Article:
How did this all come together? Let us count the ways in which McDonough transformed-not-tanked:

  • He hired Jeff Hornacek as a rookie head coach, getting someone who, true, faced no pressure to win and brought a temperament suited to taking the expected lumps. But the former NBA shooting guard had played for and learned from some of the game’s most-innovative coaches – Jerry Sloan in Utah, John MacLeod and Cotton Fitzsimmons in Phoenix, Doug Moe in Philadelphia — synthesizing a strategy from them. Hornacek didn’t need to hitch himself to a franchise/superstar player, getting plenty of whole from the sum of Suns parts. His players feel ownership in the surprising results, while he hasn’t had to wrangle any massive egos.
  • Trading for Eric Bledsoe, though, was a big-time move, worthy of the most ambitious contender. McDonough liked Bledsoe’s rookie contract, sure, but he also liked the prospect of sticking him alongside Goran Dragic in the backcourt. That gave Phoenix maximum playmaking options and the tandem clicked — the Suns were 23-11 when the two started together.
  • Acquiring Bledsoe brought along veteran forward Caron Butler, who was so leery of suffering through a dreary season that he lobbied for and got a trade to … Milwaukee? Worked out OK for Butler eventually (he ended up in Oklahoma City), worked out better for the Suns, who got back backup guard Ish Smith. Smith has been a valuable and speedy reserve.
  • Let’s not forget the future first-round draft pick McDonough got for veteran Luis Scola, another fellow who preferred a backup role on a good team to a starting job with a projected loser. But wait, there was more: the Pacers also sent Gerald Green and Miles Plumlee to Phoenix. Plumlee has been a helpful big, but Green has been reborn — or sold his soul to ol’ Lucifer. The much-traveled wing with the rarely harnessed skills is a top contender to be voted 2013-14′s Most Improved Player.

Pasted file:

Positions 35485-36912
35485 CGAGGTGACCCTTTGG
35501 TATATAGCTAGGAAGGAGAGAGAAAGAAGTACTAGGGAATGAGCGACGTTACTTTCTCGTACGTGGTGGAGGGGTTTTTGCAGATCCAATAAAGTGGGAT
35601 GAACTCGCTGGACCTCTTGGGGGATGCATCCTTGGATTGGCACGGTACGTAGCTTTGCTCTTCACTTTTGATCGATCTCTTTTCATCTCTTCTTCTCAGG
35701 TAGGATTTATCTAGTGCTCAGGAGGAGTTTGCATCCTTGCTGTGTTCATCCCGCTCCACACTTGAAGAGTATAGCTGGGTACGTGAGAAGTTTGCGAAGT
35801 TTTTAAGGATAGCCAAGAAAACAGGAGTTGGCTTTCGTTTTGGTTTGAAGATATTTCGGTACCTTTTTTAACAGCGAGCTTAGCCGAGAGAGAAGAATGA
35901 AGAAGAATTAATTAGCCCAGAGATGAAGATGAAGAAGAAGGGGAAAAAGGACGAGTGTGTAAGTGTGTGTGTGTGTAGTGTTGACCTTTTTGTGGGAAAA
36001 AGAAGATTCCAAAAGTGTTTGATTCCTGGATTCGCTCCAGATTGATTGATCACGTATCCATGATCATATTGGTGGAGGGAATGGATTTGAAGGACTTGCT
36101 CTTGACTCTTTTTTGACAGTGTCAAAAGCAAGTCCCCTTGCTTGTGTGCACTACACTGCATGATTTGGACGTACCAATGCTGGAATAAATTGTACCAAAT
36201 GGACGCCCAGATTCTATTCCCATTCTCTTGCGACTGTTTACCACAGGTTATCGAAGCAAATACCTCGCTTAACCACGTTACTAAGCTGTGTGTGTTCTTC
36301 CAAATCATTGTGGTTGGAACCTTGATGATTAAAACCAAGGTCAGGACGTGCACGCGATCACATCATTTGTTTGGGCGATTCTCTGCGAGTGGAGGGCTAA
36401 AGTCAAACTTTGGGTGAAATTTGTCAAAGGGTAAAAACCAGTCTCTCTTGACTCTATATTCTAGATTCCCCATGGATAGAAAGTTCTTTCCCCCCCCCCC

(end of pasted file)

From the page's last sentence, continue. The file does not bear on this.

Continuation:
• Gifting center Marcin Gortat to Washington, along with Kendall Marshall, Shannon Brown and Malcolm Lee for injured Wizards big man Emeka Okafor and a future first-rounder. Everyone knew the prognosis for Okafor — out all season with a herniated disc in his neck — so nothing screamed “tank!” more than McDonough swapping healthy for hurt a few days before Opening Night. Washington has been thrilled with Gortat but you’d have to say he’s been valued there more than he’s been missed in Phoenix. Plumlee has plugged in fine and Gortat’s erasure — along with Jared Dudley‘s, a disappointment with the Clippers — has enabled the Suns to play faster.

McDonough didn’t have his fingerprints on all Phoenix improvements. Dragic is getting all-NBA attention, Markieff Morris earned himself a bunch of Sixth Man votes and Channing Frye might be Comeback Player of the Year if the league hadn’t replaced that with the MIP. All preceded McDonough in Phoenix.

But McDonough has served competing masters, positioning Phoenix well with picks and with money to woo free agents. Shouldn’t be long before our Exec of the Year puts down his crowbar and picks up a scalpel to tweak a team well past the tear-down stage.

The contenders: